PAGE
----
This week, Hamilton hits the stage in Puerto Rico for a limited run of two dozen shows, with Hamilton creator Lin-Manuel Miranda reprising his role as the lead. The show is scheduled to open on January 11th.
At the premiere of @HamiltonMusical as the show makes history in Puerto Rico @PIX11News with the incredible @Lin_Manuel pic.twitter.com/liBh6cnr8F
— Tamsen Fadal PIX11 (@TamsenFadal) January 12, 2019
The production was first announced shortly after Hurricane Maria struck the island in 2017. ‘Bringing [Hamilton] to Puerto Rico is a dream that I’ve had since we first opened at The Public Theater in 2015,” he shared in his initial announcement, explaining that the Puerto Rican production would ultimately send a message of strength and resilience following the storm.
Proceeds from VIP ticket sales and any profits from the show will go to the Flamboyan Arts Fund, a not-for-profit grant program that sponsors the arts community in Puerto Rico. The fund supports the arts community on the island to ensure that its residents have a forum in which they can express their identity, creativity, and connections with one another. In 2018, Flamboyan offered grants that supported dance, theaters, art museums, literature, film, music, and folklore. Their 2019 open grants process begins next month.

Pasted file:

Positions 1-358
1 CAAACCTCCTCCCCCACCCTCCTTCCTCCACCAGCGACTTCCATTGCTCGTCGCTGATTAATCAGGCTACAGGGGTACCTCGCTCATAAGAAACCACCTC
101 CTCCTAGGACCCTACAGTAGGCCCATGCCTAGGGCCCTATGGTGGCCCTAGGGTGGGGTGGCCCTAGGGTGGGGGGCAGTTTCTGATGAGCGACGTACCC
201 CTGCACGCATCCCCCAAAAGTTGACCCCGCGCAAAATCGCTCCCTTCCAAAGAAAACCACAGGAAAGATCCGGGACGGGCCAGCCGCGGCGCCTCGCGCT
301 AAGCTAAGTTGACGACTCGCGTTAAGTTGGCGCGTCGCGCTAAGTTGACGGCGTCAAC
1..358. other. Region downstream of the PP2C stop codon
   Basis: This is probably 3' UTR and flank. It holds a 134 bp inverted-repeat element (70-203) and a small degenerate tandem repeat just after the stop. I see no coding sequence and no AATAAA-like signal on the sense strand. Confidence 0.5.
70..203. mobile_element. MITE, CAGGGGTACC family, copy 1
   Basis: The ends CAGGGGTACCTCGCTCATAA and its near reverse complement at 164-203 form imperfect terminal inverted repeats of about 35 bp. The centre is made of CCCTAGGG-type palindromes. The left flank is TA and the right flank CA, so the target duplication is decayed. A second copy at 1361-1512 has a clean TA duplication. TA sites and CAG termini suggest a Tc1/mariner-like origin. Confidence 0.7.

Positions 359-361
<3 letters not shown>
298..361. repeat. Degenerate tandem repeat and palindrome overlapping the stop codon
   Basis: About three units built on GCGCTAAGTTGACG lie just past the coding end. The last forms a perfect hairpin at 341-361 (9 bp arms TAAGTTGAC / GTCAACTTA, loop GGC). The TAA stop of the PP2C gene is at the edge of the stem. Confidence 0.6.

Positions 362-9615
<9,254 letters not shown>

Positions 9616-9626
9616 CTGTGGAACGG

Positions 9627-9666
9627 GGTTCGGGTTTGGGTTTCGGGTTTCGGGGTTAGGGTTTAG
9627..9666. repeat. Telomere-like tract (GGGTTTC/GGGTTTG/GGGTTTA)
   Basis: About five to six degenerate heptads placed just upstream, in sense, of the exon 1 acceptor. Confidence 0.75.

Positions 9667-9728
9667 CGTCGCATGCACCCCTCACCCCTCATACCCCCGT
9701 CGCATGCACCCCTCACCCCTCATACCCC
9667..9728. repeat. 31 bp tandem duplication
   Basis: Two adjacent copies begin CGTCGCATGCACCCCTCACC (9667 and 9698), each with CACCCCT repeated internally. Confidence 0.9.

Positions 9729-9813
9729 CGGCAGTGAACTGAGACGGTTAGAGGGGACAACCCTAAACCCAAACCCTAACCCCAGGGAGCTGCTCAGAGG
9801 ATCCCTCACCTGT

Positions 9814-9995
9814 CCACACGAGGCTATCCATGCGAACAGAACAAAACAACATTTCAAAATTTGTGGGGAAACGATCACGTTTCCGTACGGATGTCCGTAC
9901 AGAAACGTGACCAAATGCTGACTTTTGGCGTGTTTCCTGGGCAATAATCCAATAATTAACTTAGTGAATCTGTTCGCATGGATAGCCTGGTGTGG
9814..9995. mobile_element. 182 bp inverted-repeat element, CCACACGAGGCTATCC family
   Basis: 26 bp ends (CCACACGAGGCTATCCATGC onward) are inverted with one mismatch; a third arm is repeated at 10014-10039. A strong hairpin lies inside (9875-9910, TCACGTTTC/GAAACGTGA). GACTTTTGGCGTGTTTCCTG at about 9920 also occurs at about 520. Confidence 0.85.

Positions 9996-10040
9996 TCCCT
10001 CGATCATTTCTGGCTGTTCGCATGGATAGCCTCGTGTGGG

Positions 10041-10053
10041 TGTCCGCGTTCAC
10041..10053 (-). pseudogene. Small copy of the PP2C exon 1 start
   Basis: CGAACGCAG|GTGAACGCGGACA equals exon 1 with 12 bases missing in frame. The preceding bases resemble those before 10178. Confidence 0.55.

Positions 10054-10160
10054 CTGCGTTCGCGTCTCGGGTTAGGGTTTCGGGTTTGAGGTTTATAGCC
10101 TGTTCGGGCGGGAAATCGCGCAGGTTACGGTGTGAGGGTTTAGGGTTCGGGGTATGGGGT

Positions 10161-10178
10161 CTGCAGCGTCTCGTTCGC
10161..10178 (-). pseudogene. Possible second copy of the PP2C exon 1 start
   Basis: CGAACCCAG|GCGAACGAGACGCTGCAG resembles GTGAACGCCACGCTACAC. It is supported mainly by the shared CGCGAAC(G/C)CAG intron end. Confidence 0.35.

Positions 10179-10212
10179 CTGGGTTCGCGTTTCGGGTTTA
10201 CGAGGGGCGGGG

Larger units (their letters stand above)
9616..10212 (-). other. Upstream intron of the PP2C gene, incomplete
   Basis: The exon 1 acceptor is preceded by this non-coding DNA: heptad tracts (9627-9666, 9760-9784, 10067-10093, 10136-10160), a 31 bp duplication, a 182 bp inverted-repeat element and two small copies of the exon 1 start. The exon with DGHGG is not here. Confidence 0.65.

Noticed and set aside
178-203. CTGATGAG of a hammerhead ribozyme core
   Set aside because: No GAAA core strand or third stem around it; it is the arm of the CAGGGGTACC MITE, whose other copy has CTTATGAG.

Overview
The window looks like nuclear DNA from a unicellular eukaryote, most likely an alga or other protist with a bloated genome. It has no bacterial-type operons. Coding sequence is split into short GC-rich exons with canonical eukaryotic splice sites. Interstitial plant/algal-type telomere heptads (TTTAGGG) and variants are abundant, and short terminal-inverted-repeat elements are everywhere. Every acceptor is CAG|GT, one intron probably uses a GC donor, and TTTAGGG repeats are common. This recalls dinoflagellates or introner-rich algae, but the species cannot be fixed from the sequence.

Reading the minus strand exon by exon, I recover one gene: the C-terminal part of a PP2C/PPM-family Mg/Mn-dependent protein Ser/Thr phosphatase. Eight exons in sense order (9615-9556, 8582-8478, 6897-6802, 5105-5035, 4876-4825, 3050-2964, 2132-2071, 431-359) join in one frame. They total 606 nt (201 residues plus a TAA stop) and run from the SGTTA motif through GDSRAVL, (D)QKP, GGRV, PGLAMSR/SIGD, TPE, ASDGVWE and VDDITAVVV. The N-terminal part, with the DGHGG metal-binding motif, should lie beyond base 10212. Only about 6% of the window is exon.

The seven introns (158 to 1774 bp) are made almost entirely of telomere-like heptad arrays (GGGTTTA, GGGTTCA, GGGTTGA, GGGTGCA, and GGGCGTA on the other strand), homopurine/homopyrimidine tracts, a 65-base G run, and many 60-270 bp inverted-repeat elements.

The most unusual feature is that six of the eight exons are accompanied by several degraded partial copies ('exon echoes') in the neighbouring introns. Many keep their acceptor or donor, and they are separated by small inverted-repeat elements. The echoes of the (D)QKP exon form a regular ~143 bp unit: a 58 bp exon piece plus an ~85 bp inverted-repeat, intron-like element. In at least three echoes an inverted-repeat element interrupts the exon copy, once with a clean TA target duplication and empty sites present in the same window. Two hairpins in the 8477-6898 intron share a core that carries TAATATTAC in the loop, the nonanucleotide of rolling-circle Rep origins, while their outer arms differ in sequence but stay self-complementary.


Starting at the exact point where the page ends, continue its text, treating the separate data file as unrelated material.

The fund also strongly believes that investing in the arts will help to lift and support the economy of Puerto Rico. The economy is currently in the doldrums, having been exacerbated by the storm. As it stands, a majority of Puerto Ricans are concerned that they won’t have enough money or be able to find and keep a good job, while income inequality on the island is extremely high.
While mainland Americans have expected to shell out hundreds of dollars for Hamilton tickets, general admission tickets in Puerto Rico are available for purchase at $10 a seat via lottery, ensuring that all of his fans in Puerto Rico have affordable access to the award-winning show.
Philanthropy for the Arts and Beyond
It’s no surprise that the Puerto Rico run of Hamilton will support philanthropic causes. The Miranda family has given $4.6 million to non-profit organizations over the past two years and have deftly helped to raise nearly double that through popular campaigns, according to a recent piece published in the New York Times. Following Maria, they even helped to raise $43 million for hurricane relief.
Miranda has expressed that he is especially passionate about paying it forward to Puerto Rico, where the Manhattan-born New Yorker spent months of his youth. “It needs help, and it needs attention,” he told the Times, “and one of the weird side effects of ‘Hamilton’ is this megaphone that I didn’t really know what to do with in the beginning.”